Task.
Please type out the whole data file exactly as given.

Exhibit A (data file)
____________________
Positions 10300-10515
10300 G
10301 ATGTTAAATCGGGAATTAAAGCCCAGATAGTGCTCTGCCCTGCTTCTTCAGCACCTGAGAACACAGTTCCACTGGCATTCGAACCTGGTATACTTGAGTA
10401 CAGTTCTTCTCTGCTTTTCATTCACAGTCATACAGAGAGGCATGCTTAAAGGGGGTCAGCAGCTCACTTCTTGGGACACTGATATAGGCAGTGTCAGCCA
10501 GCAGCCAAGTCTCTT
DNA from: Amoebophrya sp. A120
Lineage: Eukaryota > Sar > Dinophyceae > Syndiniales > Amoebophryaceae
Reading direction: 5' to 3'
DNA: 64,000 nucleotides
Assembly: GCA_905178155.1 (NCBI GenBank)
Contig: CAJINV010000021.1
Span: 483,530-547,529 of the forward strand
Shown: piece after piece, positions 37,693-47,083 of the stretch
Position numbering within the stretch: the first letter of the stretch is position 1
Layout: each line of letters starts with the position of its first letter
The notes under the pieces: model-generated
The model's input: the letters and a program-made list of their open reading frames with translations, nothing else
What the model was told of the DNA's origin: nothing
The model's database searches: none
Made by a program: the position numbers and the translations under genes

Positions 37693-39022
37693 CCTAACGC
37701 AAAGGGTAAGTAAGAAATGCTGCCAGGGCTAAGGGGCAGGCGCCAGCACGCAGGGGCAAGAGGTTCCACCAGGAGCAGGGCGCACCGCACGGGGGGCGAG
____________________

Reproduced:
Positions 10300-10515
10300 G
10301 ATGTTAAATCGGGAATTAAAGCCCAGATAGTGCTCTGCCCTGCTTCTTCAGCACCTGAGAACACAGTTCCACTGGCATTCGAACCTGGTATACTTGAGTA
10401 CAGTTCTTCTCTGCTTTTCATTCACAGTCATACAGAGAGGCATGCTTAAAGGGGGTCAGCAGCTCACTTCTTGGGACACTGATATAGGCAGTGTCAGCCA
10501 GCAGCCAAGTCTCTT
DNA from: Amoebophrya sp. A120
Lineage: Eukaryota > Sar > Dinophyceae > Syndiniales > Amoebophryaceae
Reading direction: 5' to 3'
DNA: 64,000 nucleotides
Assembly: GCA_905178155.1 (NCBI GenBank)
Contig: CAJINV010000021.1
Span: 483,530-547,529 of the forward strand
Shown: piece after piece, positions 37,693-47,083 of the stretch
Position numbering within the stretch: the first letter of the stretch is position 1
Layout: each line of letters starts with the position of its first letter
The notes under the pieces: model-generated
The model's input: the letters and a program-made list of their open reading frames with translations, nothing else
What the model was told of the DNA's origin: nothing
The model's database searches: none
Made by a program: the position numbers and the translations under genes

Positions 37693-39022
37693 CCTAACGC
37701 AAAGGGTAAGTAAGAAATGCTGCCAGGGCTAAGGGGCAGGCGCCAGCACGCAGGGGCAAGAGGTTCCACCAGGAGCAGGGCGCACCGCACGGGGGGCGAG